Government mortgage plan helps just one family Support scheme also faces criticism
30 April 2009
The government's £200 million mortgage rescue scheme, which aims to prevent the most vulnerable people from having their home repossessed, has so far helped just one family.
Government figures on the scheme, which was set up to enable those in difficulty to sell all or part of their property to a registered social landlord, have shown that despite 284 households applying to take part in the scheme during January and February and a further 168 applying last month, only one household has so far been helped by it.
The scheme, which the government has said should help 6,000 people over two years, was first announced in September last year and was launched on January 15.
The figures showed that a total of 1,104 households approached local authorities about mortgage difficulties during March, of which 407 were deemed to be in a priority need category because they had young children or were elderly or infirm.
The scheme is part of a package of measures put in place by the government to try to help people stay in their homes if they run into problems paying their mortgage.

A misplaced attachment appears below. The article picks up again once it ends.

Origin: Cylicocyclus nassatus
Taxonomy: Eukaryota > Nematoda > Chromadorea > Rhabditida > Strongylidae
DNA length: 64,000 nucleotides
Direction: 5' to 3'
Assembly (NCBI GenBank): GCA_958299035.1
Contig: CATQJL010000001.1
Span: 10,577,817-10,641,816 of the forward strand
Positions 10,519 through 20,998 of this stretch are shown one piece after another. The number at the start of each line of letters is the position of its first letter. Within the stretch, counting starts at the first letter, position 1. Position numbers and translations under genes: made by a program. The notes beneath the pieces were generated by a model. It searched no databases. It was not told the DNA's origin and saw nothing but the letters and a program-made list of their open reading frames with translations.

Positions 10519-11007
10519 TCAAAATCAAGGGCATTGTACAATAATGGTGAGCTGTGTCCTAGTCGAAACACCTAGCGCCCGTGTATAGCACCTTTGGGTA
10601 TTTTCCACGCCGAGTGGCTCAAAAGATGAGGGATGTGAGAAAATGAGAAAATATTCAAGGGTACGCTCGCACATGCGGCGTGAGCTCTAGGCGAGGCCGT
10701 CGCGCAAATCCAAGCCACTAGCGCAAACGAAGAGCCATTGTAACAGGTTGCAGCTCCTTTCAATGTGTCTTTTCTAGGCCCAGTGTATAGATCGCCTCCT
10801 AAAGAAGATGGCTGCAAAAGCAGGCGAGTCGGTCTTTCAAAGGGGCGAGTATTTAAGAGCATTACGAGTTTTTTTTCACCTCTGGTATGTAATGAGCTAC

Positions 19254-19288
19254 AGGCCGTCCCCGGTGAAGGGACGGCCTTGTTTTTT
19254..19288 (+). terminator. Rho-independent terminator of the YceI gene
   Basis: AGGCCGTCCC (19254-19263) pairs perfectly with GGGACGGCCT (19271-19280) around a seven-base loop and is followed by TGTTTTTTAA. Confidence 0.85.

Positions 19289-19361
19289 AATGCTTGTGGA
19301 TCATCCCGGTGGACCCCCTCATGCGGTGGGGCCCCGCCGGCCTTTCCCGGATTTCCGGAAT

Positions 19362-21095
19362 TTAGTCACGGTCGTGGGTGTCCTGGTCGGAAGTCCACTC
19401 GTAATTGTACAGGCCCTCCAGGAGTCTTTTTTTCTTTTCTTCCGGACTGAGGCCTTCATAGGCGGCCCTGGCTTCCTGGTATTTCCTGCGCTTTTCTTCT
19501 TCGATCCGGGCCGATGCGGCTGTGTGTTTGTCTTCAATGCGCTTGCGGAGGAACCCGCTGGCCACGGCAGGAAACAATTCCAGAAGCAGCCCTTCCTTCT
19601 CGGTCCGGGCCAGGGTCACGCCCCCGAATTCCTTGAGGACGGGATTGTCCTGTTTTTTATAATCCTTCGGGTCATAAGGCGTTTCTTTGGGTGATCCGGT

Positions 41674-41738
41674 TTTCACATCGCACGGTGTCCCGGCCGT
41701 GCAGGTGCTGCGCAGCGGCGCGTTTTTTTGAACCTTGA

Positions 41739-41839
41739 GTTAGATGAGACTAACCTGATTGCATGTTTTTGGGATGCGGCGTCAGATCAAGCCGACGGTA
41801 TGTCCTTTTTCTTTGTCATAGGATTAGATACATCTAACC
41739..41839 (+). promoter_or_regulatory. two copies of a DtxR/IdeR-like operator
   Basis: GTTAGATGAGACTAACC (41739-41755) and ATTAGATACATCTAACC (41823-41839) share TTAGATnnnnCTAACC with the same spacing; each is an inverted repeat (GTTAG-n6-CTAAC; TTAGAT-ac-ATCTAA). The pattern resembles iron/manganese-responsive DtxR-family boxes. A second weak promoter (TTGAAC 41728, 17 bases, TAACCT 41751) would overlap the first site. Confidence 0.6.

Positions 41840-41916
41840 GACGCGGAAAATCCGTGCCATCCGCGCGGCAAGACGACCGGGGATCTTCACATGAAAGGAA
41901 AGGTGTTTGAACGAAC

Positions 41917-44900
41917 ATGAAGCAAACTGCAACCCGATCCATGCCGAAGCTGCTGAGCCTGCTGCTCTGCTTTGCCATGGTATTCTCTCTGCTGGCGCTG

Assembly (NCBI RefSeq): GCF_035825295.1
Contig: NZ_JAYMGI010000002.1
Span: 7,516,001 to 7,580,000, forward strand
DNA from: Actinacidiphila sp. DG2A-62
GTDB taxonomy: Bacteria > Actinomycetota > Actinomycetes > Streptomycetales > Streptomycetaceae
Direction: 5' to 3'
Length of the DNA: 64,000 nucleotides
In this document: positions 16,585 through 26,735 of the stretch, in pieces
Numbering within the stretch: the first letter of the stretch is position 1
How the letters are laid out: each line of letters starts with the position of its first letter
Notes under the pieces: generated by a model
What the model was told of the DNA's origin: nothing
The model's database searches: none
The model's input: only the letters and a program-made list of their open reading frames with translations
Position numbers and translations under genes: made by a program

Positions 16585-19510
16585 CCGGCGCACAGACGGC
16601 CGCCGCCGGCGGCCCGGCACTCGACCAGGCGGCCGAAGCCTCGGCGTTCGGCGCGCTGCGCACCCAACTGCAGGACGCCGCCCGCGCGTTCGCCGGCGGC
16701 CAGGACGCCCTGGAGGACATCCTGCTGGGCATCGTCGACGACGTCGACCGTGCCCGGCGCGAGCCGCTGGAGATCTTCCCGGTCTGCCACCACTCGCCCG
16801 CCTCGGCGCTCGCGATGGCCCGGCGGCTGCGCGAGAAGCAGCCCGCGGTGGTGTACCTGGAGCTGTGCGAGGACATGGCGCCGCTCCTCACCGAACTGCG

A government spokesman said: 'It is important to remember that mortgage rescue is just one of the levels of protection we have put in place for households.'
The government expects more families to be helped as the applications are processed. Around 450 families are currently being considered for help.
Another measure, the homeowner mortgage support scheme, under which people who lose some of their income can defer a portion of their interest payments for up to two years, has also been criticised for taking too long to set up. The scheme, first announced in December, only became available to homeowners with certain lenders this month.
The Council of Mortgage Lenders has estimated that repossessions will soar to 75,000 this year, up from 40,000 last year, itself the highest figure for 12 years.
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